Thursday, August 25, 2011
I don’t know if you’ve been keeping up with Krugman since he got back in the country but he’s been writing up a storm. There’s more to the world than Krugman’s blog...but he’s done it again. At least for me. And I bet for you.
That’s because I bet you have someone close to you that is unemployed. Or, at a minimum, underemployed. I want you to pick the person that is closest to you and personalize this big-picture message. Here’s Krugman:
Five Trillion Dollars
”2. The CBO also projects unemployment staying above 8 percent until late 2014 — again, with no clear explanation of why it should fall sharply in 2015. This translates into a human catastrophe for the long-term unemployed. It also says that there will be no good reason to raise interest rates for the foreseeable future.”
You see, that works for me but for some, all that just makes their eyes glaze over. So let’s personalize it. My son is going to graduate college this year. “Stephen, we can’t get you a job for three more years. You can come home and live until 2014. We’ll try to have something for you by then. I’m sorry Son, I know you want to get started on your life. But this is the best we can do. ”
Except, of course, it isn’t the best we can do. It’s just what we -- as a country -- have decided to do. As Krugman says;
”Surely it would have been worth making an extraordinary effort to avoid this outcome. In particular, an $800 billion stimulus, a significant fraction of which was stuff that would have happened anyway (like extending the patch on the alternative minimum tax) looks ludicrously underpowered. Yet policy has been timid and conventional.”
There are only two things missing -- two things we need -- to get out of this Great Recession.
”Needed: Rooseveltian Resolve
Franklin D. Roosevelt was elected President of the United States in
1932 with the mandate to get the country out of the Depression. In the end,
the most effective actions he took were the same that Japan needs to take—- namely, rehabilitation of the banking system and devaluation of the currency to promote monetary easing. But Roosevelt’s specific policy actions were, I think, less important than his willingness to be aggressive and to experiment—-in short, to do whatever was necessary to get the country moving again. Many of his policies did not work as intended, but in the end FDR deserves great credit for having the courage to abandon failed paradigms and to do what needed to be done. ”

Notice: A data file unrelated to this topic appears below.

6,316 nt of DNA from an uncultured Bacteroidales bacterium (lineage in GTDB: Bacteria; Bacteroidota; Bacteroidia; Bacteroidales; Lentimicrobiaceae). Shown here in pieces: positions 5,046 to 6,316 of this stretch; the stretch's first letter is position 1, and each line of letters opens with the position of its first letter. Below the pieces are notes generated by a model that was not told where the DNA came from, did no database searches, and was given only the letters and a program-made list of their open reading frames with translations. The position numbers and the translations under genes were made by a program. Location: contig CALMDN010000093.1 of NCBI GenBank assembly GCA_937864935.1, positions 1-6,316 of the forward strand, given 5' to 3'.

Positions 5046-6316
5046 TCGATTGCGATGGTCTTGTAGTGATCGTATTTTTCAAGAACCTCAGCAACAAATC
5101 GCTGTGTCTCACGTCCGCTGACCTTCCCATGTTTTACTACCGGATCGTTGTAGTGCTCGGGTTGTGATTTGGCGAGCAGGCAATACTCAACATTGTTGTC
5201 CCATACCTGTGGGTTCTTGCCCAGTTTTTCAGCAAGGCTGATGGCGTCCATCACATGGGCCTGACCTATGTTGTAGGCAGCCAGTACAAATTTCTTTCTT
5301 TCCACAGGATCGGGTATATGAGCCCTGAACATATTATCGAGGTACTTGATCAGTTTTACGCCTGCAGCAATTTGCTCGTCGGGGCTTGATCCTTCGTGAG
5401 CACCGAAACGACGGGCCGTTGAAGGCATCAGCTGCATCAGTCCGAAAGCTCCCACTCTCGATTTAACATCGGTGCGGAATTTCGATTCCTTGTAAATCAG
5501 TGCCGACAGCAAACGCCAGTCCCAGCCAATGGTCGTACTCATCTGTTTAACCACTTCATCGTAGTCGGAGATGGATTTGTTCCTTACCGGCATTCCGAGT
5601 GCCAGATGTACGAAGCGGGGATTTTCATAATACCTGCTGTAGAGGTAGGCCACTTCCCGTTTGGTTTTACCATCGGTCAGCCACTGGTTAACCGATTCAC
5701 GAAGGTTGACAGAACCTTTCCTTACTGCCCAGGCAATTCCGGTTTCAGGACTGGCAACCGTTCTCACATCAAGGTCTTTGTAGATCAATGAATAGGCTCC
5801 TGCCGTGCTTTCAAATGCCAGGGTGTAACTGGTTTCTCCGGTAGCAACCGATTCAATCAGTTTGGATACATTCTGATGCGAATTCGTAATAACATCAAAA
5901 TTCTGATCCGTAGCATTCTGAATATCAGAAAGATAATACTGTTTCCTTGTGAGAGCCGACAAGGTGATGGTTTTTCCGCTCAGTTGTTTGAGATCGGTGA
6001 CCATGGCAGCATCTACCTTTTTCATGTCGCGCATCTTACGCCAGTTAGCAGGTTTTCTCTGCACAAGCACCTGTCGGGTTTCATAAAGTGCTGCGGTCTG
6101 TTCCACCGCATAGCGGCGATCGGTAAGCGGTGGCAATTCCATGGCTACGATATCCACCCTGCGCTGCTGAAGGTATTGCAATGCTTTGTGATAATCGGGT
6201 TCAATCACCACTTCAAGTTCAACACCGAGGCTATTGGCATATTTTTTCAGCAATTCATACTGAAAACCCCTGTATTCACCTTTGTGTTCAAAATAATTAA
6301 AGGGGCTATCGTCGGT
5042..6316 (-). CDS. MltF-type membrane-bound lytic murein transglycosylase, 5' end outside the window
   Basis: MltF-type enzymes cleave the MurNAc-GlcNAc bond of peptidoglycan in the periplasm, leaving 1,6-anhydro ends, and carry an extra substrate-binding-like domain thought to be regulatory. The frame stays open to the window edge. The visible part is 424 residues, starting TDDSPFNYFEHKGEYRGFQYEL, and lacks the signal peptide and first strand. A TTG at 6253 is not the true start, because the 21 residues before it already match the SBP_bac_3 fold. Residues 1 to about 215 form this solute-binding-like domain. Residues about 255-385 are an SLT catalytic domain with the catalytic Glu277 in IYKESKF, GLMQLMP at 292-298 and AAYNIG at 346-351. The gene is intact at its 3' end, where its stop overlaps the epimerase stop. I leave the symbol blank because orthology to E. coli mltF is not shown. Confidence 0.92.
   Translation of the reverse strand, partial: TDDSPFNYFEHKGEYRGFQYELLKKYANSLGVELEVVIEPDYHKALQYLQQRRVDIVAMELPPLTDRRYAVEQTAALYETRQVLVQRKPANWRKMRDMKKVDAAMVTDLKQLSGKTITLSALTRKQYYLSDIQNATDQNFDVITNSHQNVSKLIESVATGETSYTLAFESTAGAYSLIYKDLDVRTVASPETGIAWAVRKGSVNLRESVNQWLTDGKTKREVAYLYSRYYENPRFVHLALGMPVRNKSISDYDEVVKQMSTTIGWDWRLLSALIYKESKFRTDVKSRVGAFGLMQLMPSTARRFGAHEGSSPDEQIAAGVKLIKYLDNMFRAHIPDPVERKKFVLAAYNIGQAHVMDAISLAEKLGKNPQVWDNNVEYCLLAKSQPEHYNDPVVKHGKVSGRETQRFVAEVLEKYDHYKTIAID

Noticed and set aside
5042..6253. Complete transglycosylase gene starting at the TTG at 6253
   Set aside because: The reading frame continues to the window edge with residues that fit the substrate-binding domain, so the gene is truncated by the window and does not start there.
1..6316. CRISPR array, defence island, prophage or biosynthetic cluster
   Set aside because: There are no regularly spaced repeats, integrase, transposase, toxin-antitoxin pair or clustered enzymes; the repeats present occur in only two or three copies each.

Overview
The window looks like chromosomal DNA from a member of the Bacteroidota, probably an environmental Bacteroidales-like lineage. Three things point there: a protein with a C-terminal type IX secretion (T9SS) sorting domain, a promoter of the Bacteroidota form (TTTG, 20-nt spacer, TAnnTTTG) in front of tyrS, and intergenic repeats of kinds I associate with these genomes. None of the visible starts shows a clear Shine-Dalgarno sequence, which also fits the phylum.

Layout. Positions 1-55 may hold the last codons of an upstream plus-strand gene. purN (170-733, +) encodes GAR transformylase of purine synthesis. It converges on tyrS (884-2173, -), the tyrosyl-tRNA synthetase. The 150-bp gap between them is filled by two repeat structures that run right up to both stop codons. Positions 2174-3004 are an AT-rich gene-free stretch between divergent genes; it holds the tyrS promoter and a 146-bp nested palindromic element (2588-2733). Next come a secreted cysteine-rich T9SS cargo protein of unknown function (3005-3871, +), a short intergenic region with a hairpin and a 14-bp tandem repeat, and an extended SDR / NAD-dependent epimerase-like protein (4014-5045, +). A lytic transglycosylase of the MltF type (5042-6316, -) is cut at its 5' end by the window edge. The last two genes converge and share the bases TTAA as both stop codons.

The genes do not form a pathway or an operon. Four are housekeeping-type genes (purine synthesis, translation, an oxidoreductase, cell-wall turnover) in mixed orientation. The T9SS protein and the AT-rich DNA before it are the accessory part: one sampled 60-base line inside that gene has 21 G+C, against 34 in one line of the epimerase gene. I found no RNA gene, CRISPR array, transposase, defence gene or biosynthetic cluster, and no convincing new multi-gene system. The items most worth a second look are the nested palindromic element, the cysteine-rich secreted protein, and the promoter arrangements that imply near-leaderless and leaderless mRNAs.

No, that wasn’t Krugman talking. Nor me. That was Ben Bernanke -- back before he was Chairman of the Federal Reserve.
(Now who do you think steered me towards that?)
But there is one other thing we need (and this is me doing the talking). We need you. We need you to be engaged. One of the reasons President Roosevelt was so effective was that he had the support of the people. President Obama needs the same. And just in case you think FDR had it easy, read this .pdf file.
” The Court-packing scheme of early 1937 nulliﬁed any postelection
honeymoon in Washington, if not across the country. It was followed by a legislative proposal to strengthen the presidency that appeared to
conﬁrm Republicans’ charges that Roosevelt was preparing to install himself as a dictator. At about the same time, the economic recovery stalled and the “Roosevelt recession” began. Finally, Roosevelt’s failed effort to purge anti-New Deal congressional Democrats in the 1938 midterm election emboldened critics within his own party to launch a “no third term” movement for the 1940 Democratic nominating convention.”
I don’t think even today’s Republicans have accused Obama of trying to become a dictator. (Yeah, I knew that had to be wrong just as soon as I typed it.)
Call your Senators. Call your Congressman. Email them. Send letters. Send a fax. Keep it simple if you’d like. Jobs, jobs, jobs. And write the President. Tell him the same thing. Americans need jobs. And when he announces his plan, write him and tell him you’ll support him. It’s either that or you need to explain to your unemployed son/friend/relative that we’re doing our best -- even when you know we’re not.
August 25, 2011